Why do you want to work here? Variations on this question include: Where do you see yourself in 5 to 10 years, what most interests you about this field/company and why aren’t you pursuing academia?

The purpose of this question group is twofold -- to understand how well you know the field and to also get a deeper sense of your interests as they apply to the organization and/or potential job. In effect, they want to know you are not just looking for “a” job but rather a job with them. Naturally, it is easier to answer these questions when you actually are interested in them and the work they do. Regardless, there is probably a reason you are meeting with them in the first place (as opposed to another field, company, etc.). Focus on what you believe makes them unique and why that excites you.

How will you fit in here? Variations on this question include: Tell us about yourself, what do you look for in a supervisor, tell us about a time in which you had to manage a team conflict and what worries you most about working here?

These are values questions. It is possible that the way you approach problem solving, your communication style or simply your understanding of the organization don’t fit with the culture where you are interviewing. In fact, you may come to this conclusion yourself about them. For example, you may meet with an executive or scientist known to be talented in your field. However, if you know you do not do well with a micromanager for a boss and this person is likely to take this approach, the division or company may not be a fit for you.

This is what we mean by interviews being conversational -- come prepared with your own ideas of goals for the meeting and an understanding of the components of the “ideal” job. Develop your own questions to ask as you go along. Often, informational interviews are more conversational than others in that there is less back-and-forth question/answer dialogue. Instead, you will find that interviewers will start with a question from above, for example. You will respond and they may give their perspective on how things work there, thus opening up opportunities for you to ask questions and share your own perspectives. It is also great timing for you to be able to inquire about organizational culture, new divisions and changes in the organization and to display working knowledge of these, as relevant.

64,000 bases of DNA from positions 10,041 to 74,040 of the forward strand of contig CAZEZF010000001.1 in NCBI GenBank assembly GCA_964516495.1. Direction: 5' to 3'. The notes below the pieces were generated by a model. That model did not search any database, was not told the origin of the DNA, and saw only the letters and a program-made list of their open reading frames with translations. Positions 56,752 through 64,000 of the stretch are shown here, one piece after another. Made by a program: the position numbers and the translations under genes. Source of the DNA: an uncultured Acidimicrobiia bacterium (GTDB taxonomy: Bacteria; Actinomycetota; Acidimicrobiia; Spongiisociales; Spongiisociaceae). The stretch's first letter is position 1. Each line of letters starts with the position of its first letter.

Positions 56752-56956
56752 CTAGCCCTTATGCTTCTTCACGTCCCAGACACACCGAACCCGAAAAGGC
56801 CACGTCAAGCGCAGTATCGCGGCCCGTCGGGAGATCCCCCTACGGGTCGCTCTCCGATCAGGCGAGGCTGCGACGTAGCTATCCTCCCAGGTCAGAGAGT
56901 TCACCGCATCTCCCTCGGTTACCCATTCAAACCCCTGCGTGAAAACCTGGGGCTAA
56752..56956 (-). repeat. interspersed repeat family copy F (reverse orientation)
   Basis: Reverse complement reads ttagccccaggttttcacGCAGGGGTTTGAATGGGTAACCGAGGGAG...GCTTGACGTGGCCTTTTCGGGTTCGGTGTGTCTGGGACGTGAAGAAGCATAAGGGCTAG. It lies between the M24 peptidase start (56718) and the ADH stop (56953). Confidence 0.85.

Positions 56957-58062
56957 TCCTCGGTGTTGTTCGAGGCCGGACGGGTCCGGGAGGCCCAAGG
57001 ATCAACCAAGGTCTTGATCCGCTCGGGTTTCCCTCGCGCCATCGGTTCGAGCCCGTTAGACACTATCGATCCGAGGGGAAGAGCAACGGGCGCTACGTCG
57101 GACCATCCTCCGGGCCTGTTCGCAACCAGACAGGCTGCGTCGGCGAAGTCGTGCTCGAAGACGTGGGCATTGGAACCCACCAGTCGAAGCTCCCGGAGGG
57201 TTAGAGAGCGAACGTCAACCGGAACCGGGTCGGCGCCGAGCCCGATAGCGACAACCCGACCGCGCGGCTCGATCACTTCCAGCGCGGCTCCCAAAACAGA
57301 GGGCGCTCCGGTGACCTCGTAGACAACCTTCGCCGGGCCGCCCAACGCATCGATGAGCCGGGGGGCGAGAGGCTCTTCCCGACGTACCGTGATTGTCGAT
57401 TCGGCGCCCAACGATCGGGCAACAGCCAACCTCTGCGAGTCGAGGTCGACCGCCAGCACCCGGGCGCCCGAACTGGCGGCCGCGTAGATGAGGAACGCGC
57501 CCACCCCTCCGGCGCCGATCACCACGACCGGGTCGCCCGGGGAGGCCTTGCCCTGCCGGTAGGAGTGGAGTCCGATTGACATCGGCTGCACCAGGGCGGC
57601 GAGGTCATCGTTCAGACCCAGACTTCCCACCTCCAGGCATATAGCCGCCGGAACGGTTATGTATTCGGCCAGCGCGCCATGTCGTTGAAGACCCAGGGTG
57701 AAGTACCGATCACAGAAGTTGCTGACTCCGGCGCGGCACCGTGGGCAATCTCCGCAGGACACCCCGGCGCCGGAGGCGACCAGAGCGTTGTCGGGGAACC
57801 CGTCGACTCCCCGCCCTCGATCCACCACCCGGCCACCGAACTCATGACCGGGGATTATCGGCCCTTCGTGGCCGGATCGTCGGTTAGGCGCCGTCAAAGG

At the end of your discussion, the most important question to ask is about next steps. Find out if your interviewer needs additional information. Then, finally, reiterate your fit and interest in working with them. Remember that it may take a while to hear back from them. If they are looking into positions in their organization or trying to create something new, it will take a lot of time for your future employer to make a case and find funding. Two weeks is standard timing for follow-up emails, which should be a short reminder of your conversation and a reiteration of fit.

The informal interview need not be daunting. In fact, it is a great opportunity to end up with a job tailor-made to your skills, interests and values. Getting there requires a marketing plan that shows how these three facets of your personality fit with their interests and culture.


Stephanie K. Eberle is director of the Stanford University School of Medicine Career Center, which serves Ph.D.s, postdocs and M.D.s in the medical and biosciences. She is also an adjunct faculty member at the University of San Francisco.


Back to Top